Community helps restore hard-hit cemetery
Even inmates from a nearby prison pitched in to help clean rubble from Hubbel Hill
One year ago: Littered with barn debris and downed trees, Hubbel Hill Cemetery lay in shambles. Proving that nothing was safe from Mother Nature's iron hand, final resting places were ravaged.
Tipping tombstones and tossing urns, in a long blink of the eye the swirling wind lay waste to decades of serenity.
Hubbel Hill's beautiful landscaping was devastated as trees were broken, split and felled, taking out even more headstones.
But every cloud has a silver lining, and the outstretched hand the Tonganoxie community extended in charity even reached its members on the other side of the grave.
And new life was brought to where there had only been old death. The morning after, help was on the way.
"I'm in cemeteries all the time," said Phil Weide, who builds and sells burial vaults, among other things, as part of his concrete business. "So right after the storm, that was the first place I drove out to."
The Tonganoxie resident then went about setting up what stones he could.
But there wasn't much he could do by hand. According to Hubbel Hill Board Member Lloyd DeHoff, the storm downed more than 60 stones, most of which were too heavy to lift. Weide agreed.
"That storm took stones that were thousands of pounds and tossed them around," Weide said.
So he called Mitch Young, of Lawrence's Oak Hill Cemetery, to see what help he could provide.
The next day, Weide, Young and two of Young's employees visited Hubbel Hill this time with a backhoe.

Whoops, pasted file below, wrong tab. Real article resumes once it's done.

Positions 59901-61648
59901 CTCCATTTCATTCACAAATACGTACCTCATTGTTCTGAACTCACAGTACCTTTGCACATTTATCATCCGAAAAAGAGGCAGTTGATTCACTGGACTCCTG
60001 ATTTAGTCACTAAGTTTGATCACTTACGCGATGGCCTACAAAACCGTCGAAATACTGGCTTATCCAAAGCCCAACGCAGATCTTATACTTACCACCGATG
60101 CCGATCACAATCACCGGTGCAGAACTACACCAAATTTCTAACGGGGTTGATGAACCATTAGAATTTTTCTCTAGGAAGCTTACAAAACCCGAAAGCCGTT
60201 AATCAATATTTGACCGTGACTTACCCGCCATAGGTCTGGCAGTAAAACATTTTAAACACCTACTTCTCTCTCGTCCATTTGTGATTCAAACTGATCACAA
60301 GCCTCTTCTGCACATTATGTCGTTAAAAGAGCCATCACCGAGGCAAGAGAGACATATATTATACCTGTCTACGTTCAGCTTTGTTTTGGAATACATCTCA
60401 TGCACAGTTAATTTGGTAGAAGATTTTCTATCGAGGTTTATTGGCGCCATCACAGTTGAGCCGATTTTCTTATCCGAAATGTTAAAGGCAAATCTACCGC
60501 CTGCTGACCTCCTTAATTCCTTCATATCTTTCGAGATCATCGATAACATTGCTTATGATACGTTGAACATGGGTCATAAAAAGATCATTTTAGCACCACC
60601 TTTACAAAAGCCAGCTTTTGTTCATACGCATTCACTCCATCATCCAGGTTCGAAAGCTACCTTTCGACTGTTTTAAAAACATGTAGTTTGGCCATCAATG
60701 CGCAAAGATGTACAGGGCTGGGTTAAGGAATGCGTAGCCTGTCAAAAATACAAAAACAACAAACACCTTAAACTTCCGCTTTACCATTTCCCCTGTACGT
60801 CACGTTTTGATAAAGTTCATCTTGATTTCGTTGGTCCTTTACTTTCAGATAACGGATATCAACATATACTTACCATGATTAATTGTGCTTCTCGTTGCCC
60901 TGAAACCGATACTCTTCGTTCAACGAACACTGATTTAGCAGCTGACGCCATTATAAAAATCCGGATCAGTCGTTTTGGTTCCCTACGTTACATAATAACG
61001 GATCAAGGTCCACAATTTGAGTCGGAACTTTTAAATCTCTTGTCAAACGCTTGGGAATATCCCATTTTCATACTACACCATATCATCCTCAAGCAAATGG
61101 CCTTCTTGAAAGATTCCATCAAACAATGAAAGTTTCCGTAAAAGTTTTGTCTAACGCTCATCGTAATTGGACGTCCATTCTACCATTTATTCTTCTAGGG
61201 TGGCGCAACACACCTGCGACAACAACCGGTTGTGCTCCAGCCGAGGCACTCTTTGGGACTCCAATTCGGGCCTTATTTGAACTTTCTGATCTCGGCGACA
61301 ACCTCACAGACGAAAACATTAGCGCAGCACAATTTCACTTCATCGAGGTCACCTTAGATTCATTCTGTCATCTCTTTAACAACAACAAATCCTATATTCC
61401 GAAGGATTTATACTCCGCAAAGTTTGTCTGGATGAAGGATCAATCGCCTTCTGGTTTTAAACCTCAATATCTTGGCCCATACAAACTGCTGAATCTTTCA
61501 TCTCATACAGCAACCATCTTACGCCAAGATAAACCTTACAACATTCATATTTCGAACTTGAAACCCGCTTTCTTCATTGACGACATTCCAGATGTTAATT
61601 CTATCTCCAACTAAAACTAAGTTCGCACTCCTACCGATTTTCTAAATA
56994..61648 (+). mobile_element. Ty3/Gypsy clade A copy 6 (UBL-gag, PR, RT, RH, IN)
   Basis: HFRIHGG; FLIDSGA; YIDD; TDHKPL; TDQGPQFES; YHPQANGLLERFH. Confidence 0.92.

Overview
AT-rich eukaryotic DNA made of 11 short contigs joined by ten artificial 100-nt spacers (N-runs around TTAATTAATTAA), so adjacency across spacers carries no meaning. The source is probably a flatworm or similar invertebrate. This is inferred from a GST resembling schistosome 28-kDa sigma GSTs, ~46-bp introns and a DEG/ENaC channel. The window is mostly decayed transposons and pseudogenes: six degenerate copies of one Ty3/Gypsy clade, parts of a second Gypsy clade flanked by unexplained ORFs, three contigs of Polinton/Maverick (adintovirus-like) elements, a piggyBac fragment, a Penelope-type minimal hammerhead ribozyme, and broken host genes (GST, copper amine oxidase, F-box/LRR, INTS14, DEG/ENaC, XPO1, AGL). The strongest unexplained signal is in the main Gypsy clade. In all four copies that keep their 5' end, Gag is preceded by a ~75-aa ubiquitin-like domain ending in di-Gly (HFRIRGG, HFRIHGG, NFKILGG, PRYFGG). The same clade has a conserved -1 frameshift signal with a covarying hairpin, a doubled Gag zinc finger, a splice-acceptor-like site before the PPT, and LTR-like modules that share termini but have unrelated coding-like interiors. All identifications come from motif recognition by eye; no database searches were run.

The four men spent that day finishing with machinery what Weide had begun with his back the day before.
Today, with the exception of stones damaged beyond repair, everything is pretty much back to like it was.
But tipping stones was just the beginning of the reconstruction: The twister had scattered debris everywhere, leaving a huge mess to clean up.
This time the helping hand reached from outside of everyday society.
Four days after the storm, a busload of more than 30 Leavenworth inmates arrived at Hubbel Hill.
Two days later, the cemetery was restored.
"I don't know what we'd have done if it wouldn't have been for their two days of hard labor, but I guess they were glad to be out and working," DeHoff said. "It's unfortunate they are where they are, but they did a good thing for the community."
The inmates hauled out two large truckloads of debris to the Leavenworth Country Landfill, and hand-raked all seven and a half cemetery acres.
Thanks to the community's help, the cemetery board has been able to complete the cleanup within its normal operating budget.
Since plots and gravestones in Hubbel Hill Cemetery are the deceased person's family property, any storm damages are the families' responsibilities.
This helped to keep the cemetery's monetary loss at a minimum.
Unfortunately, DeHoff said, many buried at the cemetery have no relatives in the area or are long forgotten.
"A lot of the people in the cemetery have passed away a long time ago and have no family around," DeHoff said.
He said cemetery workers had done the best they could to restore those stones to their original position in the cemetery.
Cemetery reconstruction was guided by board records that show who is buried where.
These records are almost as old as the cemetery they go back more than century.
Maintenance personnel are still busy cleaning up the last of the mess from last May's tornado, but things are more peaceful at Tonganoxie's Hubbel Hill Cemetery.
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